As things stand today, the Broncos have about $27 million in cap space. That may well be the jumping-off point for a deal with Cousins, so the team has to find more.
There's been ample speculation since the season ended that the Broncos will free up space by either redoing the contract of wide receiver Demaryius Thomas or releasing the veteran wide receiver altogether. The 30-year-old is set to count over $12 million against the cap in 2018.
It's going to be easier to sell Cousins on Denver if the Broncos keep their talented wideout duo of Thomas and Emmanuel Sanders intact.
And it might be easier to sell Thomas on that new deal if he knows it's a step toward the Broncos contending.
Draft an Offensive Lineman in Round 1
Of course, all the weapons in the world are no good to Cousins if he's running for his life. So, upgrading an offensive line that was 29th in the NFL in pass protection, per Football Outsiders, in 2017 is a priority as well.
How it's done isn't as important as doing it, but Denver's best chance at finding an impact player probably lies in Round 1 of the 2018 NFL draft.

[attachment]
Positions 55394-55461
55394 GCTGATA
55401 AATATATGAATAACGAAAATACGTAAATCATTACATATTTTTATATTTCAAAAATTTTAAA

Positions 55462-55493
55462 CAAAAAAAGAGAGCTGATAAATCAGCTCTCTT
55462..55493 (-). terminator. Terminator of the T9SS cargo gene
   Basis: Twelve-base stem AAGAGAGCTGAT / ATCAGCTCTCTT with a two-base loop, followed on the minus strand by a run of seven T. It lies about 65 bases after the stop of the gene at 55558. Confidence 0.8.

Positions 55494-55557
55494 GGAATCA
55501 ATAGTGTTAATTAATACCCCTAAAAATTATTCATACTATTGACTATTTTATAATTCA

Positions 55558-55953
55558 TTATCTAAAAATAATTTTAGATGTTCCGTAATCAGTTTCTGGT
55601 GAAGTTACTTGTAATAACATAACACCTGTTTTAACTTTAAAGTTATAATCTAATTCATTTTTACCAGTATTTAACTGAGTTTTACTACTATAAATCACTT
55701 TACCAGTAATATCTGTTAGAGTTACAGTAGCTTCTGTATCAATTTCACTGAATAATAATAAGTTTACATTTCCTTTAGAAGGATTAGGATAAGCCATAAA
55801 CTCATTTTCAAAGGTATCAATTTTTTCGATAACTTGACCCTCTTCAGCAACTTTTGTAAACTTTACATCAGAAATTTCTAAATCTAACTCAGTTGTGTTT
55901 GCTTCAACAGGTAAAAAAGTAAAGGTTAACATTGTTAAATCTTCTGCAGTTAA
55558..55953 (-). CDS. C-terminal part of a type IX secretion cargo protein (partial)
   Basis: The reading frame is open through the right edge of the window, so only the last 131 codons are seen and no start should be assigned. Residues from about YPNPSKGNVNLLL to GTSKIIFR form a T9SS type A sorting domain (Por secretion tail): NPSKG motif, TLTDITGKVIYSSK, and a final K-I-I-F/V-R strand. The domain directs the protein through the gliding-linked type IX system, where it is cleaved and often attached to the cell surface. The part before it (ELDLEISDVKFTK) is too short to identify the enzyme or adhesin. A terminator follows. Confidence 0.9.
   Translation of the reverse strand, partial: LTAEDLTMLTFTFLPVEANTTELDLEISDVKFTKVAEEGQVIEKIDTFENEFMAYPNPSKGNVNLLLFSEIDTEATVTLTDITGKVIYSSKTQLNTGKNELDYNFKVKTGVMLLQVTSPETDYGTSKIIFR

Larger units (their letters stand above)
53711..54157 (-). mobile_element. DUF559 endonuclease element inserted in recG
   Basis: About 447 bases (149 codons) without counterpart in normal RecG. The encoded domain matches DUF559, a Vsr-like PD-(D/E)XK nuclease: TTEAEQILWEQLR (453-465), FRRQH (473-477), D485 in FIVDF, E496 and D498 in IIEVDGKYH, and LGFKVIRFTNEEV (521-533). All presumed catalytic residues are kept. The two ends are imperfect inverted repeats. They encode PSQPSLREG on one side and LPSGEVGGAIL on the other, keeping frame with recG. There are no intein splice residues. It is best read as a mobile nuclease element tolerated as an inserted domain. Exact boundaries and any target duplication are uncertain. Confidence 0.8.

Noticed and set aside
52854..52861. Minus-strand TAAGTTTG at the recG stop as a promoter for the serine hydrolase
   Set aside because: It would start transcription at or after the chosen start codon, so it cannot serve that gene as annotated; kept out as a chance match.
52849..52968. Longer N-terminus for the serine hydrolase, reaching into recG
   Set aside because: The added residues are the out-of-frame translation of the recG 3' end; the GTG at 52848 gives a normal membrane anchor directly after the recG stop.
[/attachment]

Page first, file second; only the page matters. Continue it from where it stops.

In fact, there's an opportunity for the Broncos to have their cake and it eat it too here. Denver picks fifth—substantially higher than most draftniks have this year's top tackle prospects slotted.
If a team picking behind them sees an opportunity to jump up and take a quarterback at five, the Broncos could pick up an extra first-round pick in 2019 and still land a player like Connor Williams of Texas—the top-ranked tackle in 2018, according to B/R NFL Draft Lead Writer Matt Miller.
Franchise-Tag Ezekiel Ansah
When he's healthy and on top of his game, Ezekiel Ansah is a dominant edge-rusher. The 28-year-old had double-digit sacks last year for the second time in five NFL seasons. In three different games last season, Ansah piled up three sacks.
The problem is that Ansah had just three sacks in the other 13 games combined. Ansah also had just two sacks in 2016, and he's battled injuries with regularity over his career.
Ansah's combination of talent and inconsistency (as well as the fact he plays a premium position) makes it difficult for the Lions to swallow the idea of a long-term mega-deal.